What’s Fair in TV Ratings and Politics
One of the most misleading statements repeated time and again in media stories about rating for events like the January 6 committee hearings is that Fox News is the most-watched cable network on tv. The implication behind this statement is that somehow the political ideas expressed on that network’s programs are likewise highly rated among American viewers.
The truth of the matter is that this truth, or fact, of ratings popularity is only relevant to advertisers and bean counters in the media business. As a reflection of what Americans like to watch, and so a reflection of American values, it is completely irrelevant.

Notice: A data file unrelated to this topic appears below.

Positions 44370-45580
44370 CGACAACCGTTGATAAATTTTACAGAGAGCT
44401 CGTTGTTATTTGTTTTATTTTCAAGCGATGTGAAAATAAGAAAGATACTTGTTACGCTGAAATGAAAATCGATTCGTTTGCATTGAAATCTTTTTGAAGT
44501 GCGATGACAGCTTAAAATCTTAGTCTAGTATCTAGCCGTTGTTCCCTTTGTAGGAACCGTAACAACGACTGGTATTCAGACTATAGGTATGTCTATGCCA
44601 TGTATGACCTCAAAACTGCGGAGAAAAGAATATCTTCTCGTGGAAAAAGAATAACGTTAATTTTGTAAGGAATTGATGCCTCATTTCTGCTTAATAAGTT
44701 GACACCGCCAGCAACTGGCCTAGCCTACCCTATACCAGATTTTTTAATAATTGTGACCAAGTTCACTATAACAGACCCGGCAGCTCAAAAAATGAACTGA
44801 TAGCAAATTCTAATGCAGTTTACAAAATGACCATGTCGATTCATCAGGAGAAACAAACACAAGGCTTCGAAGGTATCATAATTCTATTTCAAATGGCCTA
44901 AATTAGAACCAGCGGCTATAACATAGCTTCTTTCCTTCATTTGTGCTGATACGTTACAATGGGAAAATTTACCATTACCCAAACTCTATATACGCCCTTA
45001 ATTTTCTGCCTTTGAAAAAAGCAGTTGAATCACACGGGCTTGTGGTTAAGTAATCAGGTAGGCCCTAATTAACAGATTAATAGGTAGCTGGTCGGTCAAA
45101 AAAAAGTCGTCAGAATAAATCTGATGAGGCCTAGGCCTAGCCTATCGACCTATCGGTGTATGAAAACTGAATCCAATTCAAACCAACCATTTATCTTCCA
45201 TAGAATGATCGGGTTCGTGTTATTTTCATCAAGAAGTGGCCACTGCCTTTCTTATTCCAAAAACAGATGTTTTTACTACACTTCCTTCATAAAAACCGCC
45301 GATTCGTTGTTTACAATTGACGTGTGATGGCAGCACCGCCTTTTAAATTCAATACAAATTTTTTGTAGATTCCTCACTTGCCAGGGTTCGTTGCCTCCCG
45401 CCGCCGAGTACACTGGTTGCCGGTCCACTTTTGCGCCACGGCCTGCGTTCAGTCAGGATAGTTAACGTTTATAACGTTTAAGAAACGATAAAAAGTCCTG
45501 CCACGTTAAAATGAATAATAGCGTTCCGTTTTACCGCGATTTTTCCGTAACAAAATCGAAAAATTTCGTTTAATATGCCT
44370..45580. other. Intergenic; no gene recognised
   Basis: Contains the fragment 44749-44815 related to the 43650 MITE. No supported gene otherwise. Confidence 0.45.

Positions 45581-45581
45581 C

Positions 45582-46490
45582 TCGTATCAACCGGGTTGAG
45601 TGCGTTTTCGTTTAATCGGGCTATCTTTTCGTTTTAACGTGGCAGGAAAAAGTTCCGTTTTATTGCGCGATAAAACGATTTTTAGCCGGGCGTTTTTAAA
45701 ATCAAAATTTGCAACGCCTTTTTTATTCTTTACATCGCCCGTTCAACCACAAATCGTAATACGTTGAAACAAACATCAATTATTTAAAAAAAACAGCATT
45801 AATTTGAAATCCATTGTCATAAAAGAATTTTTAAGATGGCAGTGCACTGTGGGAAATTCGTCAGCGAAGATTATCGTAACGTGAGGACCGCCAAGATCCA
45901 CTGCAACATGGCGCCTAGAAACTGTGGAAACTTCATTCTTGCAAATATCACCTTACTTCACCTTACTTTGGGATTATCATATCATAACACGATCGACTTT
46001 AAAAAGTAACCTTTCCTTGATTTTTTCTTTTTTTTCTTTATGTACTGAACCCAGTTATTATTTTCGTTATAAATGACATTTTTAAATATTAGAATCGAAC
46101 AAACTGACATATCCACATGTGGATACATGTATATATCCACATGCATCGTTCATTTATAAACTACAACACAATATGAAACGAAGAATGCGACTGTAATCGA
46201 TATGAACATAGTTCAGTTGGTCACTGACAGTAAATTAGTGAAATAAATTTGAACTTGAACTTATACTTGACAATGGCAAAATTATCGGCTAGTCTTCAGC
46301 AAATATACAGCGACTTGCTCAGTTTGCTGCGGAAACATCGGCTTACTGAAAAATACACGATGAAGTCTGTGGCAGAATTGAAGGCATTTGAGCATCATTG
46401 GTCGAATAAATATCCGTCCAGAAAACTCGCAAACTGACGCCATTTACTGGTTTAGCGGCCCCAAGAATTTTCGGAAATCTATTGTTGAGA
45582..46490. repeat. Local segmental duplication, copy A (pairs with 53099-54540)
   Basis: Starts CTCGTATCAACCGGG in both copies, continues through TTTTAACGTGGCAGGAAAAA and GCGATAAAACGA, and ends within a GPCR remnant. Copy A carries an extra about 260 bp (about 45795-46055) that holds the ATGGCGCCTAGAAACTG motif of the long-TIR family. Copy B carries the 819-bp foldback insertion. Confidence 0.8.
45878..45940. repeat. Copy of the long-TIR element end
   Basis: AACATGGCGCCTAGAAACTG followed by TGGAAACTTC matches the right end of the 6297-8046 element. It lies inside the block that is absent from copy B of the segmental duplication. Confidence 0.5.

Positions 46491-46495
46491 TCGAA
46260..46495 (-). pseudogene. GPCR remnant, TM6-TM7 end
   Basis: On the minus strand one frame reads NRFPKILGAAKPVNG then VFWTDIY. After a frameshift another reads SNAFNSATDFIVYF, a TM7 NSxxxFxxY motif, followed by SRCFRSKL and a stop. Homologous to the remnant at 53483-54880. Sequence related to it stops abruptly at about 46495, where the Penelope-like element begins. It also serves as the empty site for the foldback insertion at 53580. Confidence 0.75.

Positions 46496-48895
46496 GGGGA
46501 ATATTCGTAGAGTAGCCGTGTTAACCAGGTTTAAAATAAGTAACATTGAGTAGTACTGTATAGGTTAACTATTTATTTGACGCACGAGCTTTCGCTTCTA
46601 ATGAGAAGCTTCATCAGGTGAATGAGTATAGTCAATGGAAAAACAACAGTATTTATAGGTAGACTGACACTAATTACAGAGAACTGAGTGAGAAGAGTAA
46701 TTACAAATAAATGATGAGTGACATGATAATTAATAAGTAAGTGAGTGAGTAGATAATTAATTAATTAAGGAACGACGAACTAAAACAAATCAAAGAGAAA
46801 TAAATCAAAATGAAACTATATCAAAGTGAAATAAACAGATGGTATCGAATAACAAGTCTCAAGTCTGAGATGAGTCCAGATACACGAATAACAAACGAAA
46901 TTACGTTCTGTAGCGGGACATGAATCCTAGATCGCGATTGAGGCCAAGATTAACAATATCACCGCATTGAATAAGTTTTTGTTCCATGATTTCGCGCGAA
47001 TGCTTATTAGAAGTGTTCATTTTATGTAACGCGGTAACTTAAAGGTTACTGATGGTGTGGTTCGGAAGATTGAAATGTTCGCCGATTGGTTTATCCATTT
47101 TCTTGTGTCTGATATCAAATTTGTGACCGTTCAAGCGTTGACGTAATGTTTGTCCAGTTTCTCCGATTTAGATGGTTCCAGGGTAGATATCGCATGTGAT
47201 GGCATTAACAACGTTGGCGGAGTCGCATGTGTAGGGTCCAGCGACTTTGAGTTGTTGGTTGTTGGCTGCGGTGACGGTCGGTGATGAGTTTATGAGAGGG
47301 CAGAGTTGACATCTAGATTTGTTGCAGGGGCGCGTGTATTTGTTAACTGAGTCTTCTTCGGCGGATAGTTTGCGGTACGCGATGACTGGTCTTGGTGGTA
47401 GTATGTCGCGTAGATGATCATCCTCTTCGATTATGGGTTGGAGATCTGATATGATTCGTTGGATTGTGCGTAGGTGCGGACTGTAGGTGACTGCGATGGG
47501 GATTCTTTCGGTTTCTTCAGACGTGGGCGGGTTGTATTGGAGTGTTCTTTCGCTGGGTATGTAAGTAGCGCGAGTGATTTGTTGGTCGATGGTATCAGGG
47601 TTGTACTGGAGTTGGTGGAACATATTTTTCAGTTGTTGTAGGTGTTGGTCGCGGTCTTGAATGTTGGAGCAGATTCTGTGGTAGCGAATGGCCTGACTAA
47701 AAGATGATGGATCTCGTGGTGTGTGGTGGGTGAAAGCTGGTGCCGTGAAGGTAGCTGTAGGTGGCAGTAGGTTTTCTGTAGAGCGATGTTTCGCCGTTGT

Fox News beats out the other networks in the ratings game because Fox News is the only widely distributed, openly conservative perspective available on television. For advertisers who want to reach that demographic, this is great news. Fox is a one-stop shop for promoting whatever it is they want to sell. For those advertisers who want to reach a more progressive or even centrist audience, well, it becomes more challenging — and much more expensive — to reach all the tv-watching public out there.
There are six such options available to those advertisers and the demographic they seek: the mainstream broadcast network news at ABC, CBS, NBC, and PBS, and the two cable news channels, CNN and MSNBC. For the week of June 27 — July 3, the news shows on these channels averaged more than 19 million compared to Fox’s 2.05 million.
Is that an accurate comparison? No. But neither is it accurate to imply some kind of popular political sentiment by claiming that Fox News is the #1 rated cable news network.